From an early date the text was fixed, and the writings doubtless possessed “authority” for early Jews. Jewish writings mention collections of authoritative books, even if the contents are not always specified. The Babylonian Talmud contains a well-known list, and this one probably comes from the second century CE, but most certainly appeared by the sixth. Another source of Jewish teaching edited in the second century, the Mishnah, cites only those books now found in the Hebrew Bible. The authority of the Jewish “Bible” had a strong foothold from an early date.
Satlow devotes much less space to the New Testament, but the brevity is partly due to its less complicated formation. Satlow’s picture of first-century CE Judaism is one whose adherents know very little of the scriptures. Jesus cites scripture in snippets, and is only portrayed once in the Gospel of Luke reading a text. Satlow reasons that Jesus’s knowledge of scripture would have been little better than the ordinary Jew. This is a remarkable claim.
Given Satlow’s preference for controversial perspectives — such as Jesus’s ignorance of scripture and the machinations of politically manipulative Sadducees — it’s odd that he misses a genuine opportunity by leaving out the problem of pseudo-epigraphical Pauline writings. Early Christians attributed to Paul other works that he did not write. Later followers added them to the New Testament on the assumption that the famous apostle wrote them. These works of pseudonymous authorship open up questions about how, when, and by whom these books were chosen to become part of the Bible. Even though Christians have read them now for almost two millennia, they first appeared from the pens of imposters. Perhaps most crucially, the inclusion of works with intentionally deceptive claims to authorship raises moral as well as historical questions.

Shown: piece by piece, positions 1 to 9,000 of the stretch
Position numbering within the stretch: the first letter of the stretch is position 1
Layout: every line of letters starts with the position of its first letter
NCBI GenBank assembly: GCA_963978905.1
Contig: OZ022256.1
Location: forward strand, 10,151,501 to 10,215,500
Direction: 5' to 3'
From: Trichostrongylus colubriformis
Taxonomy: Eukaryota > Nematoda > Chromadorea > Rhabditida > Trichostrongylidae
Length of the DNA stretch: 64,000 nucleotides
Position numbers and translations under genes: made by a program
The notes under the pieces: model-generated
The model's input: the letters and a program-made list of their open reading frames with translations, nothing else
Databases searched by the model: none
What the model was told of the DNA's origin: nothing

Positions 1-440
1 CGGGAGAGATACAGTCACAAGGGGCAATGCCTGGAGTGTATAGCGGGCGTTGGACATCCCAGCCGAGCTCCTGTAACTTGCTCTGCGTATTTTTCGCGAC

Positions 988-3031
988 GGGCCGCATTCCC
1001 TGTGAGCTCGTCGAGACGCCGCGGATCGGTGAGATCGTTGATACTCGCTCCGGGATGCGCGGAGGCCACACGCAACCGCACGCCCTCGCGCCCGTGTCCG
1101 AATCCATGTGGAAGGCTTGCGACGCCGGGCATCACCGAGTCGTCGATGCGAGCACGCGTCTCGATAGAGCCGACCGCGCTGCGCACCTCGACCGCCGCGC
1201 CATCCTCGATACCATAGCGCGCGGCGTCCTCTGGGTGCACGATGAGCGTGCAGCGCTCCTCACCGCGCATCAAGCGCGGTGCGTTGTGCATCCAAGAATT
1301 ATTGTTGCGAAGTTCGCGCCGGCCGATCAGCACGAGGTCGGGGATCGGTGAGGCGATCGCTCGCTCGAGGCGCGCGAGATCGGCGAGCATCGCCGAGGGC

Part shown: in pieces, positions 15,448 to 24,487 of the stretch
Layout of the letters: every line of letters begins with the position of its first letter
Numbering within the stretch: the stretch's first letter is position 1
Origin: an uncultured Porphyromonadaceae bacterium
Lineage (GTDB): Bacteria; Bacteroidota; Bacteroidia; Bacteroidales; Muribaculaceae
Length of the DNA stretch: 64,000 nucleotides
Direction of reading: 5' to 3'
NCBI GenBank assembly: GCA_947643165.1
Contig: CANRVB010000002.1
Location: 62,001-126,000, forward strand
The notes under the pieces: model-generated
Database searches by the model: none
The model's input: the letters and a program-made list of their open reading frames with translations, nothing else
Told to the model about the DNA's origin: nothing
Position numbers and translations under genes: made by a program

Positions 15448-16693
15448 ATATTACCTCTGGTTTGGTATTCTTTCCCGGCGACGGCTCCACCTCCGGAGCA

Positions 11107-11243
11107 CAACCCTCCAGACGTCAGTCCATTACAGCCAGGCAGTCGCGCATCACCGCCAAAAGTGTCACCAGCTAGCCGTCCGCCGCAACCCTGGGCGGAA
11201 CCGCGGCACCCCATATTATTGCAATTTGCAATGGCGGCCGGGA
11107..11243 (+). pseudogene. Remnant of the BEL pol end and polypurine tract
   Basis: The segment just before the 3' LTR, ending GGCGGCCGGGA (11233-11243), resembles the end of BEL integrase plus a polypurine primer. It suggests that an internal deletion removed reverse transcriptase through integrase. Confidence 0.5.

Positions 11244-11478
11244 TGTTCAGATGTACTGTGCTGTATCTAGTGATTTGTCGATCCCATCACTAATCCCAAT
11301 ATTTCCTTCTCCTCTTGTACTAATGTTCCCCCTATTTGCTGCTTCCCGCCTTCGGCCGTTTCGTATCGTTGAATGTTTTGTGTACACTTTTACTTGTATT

By the end of the first century CE, followers of Jesus had produced new writings, but even as late as the third century the completecollection we now know as the “New Testament” had yet to appear. In these centuries we know Christian communities used not only the Gospels and Pauline letters that became part of the New Testament, but also other writings. Christians are familiar with the Gospels of Matthew, Mark, Luke, and John, but fewer will have heard of the Gospels of Thomas, Peter, and Judas.
Only in later centuries did Christian intellectuals begin issuing “canon” lists — enumerating the authoritative books, by implication excluding those not listed. Scholarly discussions of these lists sometimes assume early Christians adhered to the lists and only treated as scripture those books contained within them. But Satlow rightly counters that these lists were often academic debates of the elites, rather than authoritative statements that guided actual practice. Even long into the medieval period, different scriptural collections are in use in different geographical locations: pragmatic concerns determined use more than bishops and intellectuals
Satlow’s mapping of the development of complete Bibles is useful for readers who may have assumed Jesus walked around with a black leather Bible under his arm. But the focus on the Bible as a text leads Satlow, and his readers, astray. While it is true that our surviving codices of complete Bibles are later than the third century, these are overly formal criteria to judge the measure of authority early Christians attributed to the biblical writings. Satlow’s evaluation also overlooks the importance of artifactual evidence like amulets and inscriptions that date to the early centuries and cite texts later embedded into both the Old and New Testaments.
Satlow’s reconstruction often outruns the evidence and gives in to the temptation to narrate ancient religious history through the lens of political conflicts among the elites. How the Bible Became Holy is nonetheless a book that raises vital questions about one of the most important books in history. Satlow covers a span of history from the ancient Near East to Late Antiquity, and even though the Bible is his central concern, his command of the broad outline of ancient history in this region impresses. He successfully forces us to think about how authority developed and was not intrinsic to the writings that now make up the Bible. To articulate the intricacies of the Bible’s history would overwhelm most historians. It is a complex story, but one that Satlow narrates with bold ingenuity and conviction.